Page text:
Saturday, August 31, 2019

Why we don't support equal rankings in RCV elections

OpaVote specializes in online elections with ranked-choice voting. With ranked-choice voting, you can select your first choice, your second choice, and so forth.

You could imagine that a voter might want to give two candidates the same ranking. For example, using the ballot example here, a voter might want to rank both Wonder Woman and Superman first and rank Black Panther second.

Our user interface does not allow voters to specify equal rankings like this. We occasionally get asked to allow equal rankings in OpaVote, and in this blog post we explain why we won't do so. The fundamental reason is a simple cost-benefit tradeoff.

Benefits of Equal Rankings

The benefit of allowing equal rankings is that the voter has increased ability to express his or her preferences about the candidates.

If a voter truly thinks two candidates are equal, however, then there is no harm in forcing the voter to give the two candidates different rankings. If the voter is equally happy with two candidates, then it doesn't matter to him which is elected, and the order of the two candidates on the ballot doesn't matter.

Accordingly, allowing equal rankings does not give much benefit to the voter because it does not give the voter any increased ability in electing a candidate important to the voter.

Disadvantages of Equal Rankings

One disadvantage of allowing equal rankings is that it can make the user interface for the ballot more complicated. Here is an example OpaVote ballot:
To allow a voter to give two or more candidates the same ranking, we would need to allow the voter to put more than one candidate on the same line. For an election with a large number of candidates (which you should avoid anyway), you might need to allow voters to give 10 or more candidates the same ranking. This would be especially complicated for a ballot on a mobile device.

Another disadvantage with equal rankings is that it makes the counting rules more complicated and harder for voters to understand. Suppose that a voter casts the following ballot:

  1. Wonder Woman; Superman
  2. Black Panther

Initially, I suppose Wonder Woman and Superman would each get half of a vote. But suppose that Superman is later eliminated. Would Superman's half vote get transferred to Wonder Woman or Black Panther? I suppose it makes more sense to transfer the half vote to Wonder Woman, but it makes the counting logic more complicated.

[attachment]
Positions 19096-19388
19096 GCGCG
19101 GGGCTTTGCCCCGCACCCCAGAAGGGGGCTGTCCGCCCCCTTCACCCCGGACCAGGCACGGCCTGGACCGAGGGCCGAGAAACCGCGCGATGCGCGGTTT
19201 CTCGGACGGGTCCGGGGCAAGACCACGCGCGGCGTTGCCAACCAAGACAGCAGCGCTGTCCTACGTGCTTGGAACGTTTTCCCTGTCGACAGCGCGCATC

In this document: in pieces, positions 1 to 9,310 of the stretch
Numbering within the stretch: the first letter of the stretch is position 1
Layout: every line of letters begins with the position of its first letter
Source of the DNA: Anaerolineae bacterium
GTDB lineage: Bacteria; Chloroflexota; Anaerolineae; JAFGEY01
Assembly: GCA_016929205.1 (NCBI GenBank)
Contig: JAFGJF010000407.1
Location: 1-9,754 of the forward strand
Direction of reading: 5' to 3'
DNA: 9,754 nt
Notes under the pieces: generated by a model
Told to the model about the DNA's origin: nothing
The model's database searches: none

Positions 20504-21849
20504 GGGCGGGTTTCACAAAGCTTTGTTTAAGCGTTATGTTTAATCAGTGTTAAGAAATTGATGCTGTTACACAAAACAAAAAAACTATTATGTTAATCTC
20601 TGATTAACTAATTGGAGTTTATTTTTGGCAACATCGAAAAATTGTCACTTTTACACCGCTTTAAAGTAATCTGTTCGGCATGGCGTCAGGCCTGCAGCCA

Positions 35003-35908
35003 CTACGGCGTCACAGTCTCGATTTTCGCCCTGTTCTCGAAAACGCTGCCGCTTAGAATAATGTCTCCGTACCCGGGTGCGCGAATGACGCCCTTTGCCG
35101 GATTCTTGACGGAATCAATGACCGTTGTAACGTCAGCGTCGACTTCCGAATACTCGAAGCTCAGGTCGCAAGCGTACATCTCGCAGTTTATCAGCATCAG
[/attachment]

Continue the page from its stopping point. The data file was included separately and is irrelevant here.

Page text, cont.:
Equal Rankings in Practice

Where ranked-choice voting is used for real government elections (e.g., San Francisco), it is possible for a voter to give two or more candidates the same ranking.  The equal ranking is called an "overvote" and it is treated as a voter error. When this happens, there are generally three different ways that that the equal ranking or overvote is handled:

  • Void -- Any ballot with an equal ranking is void and does not count towards any candidate (even if there is a first choice for a single candidate).
  • Stop -- The ballot is counted until an equal ranking is reached. When an equal ranking is reached, the ballot is treated as exhausted and all further rankings (even non-equal ones) are ignored. San Francisco does this.
  • Skip -- Any equal rankings on the ballot are skipped and the next single ranking is counted. For the example ballot above, Black Panther would count as the first choice. Cambridge, Massachusetts does this.

In practice, all ranked-choice voting counting rules that I have seen treat an equal ranking as an error.

OpaVote is actually able to process BLT files that indicate equal rankings (see the BLT file format documentation), and will process them using "Skip" except for San Francisco and Oakland RCV which process them using "Stop".

2 comments:

  1. An additional way to treat equal rankings would be to randomly assign them an unambigous preference order.

    ReplyDelete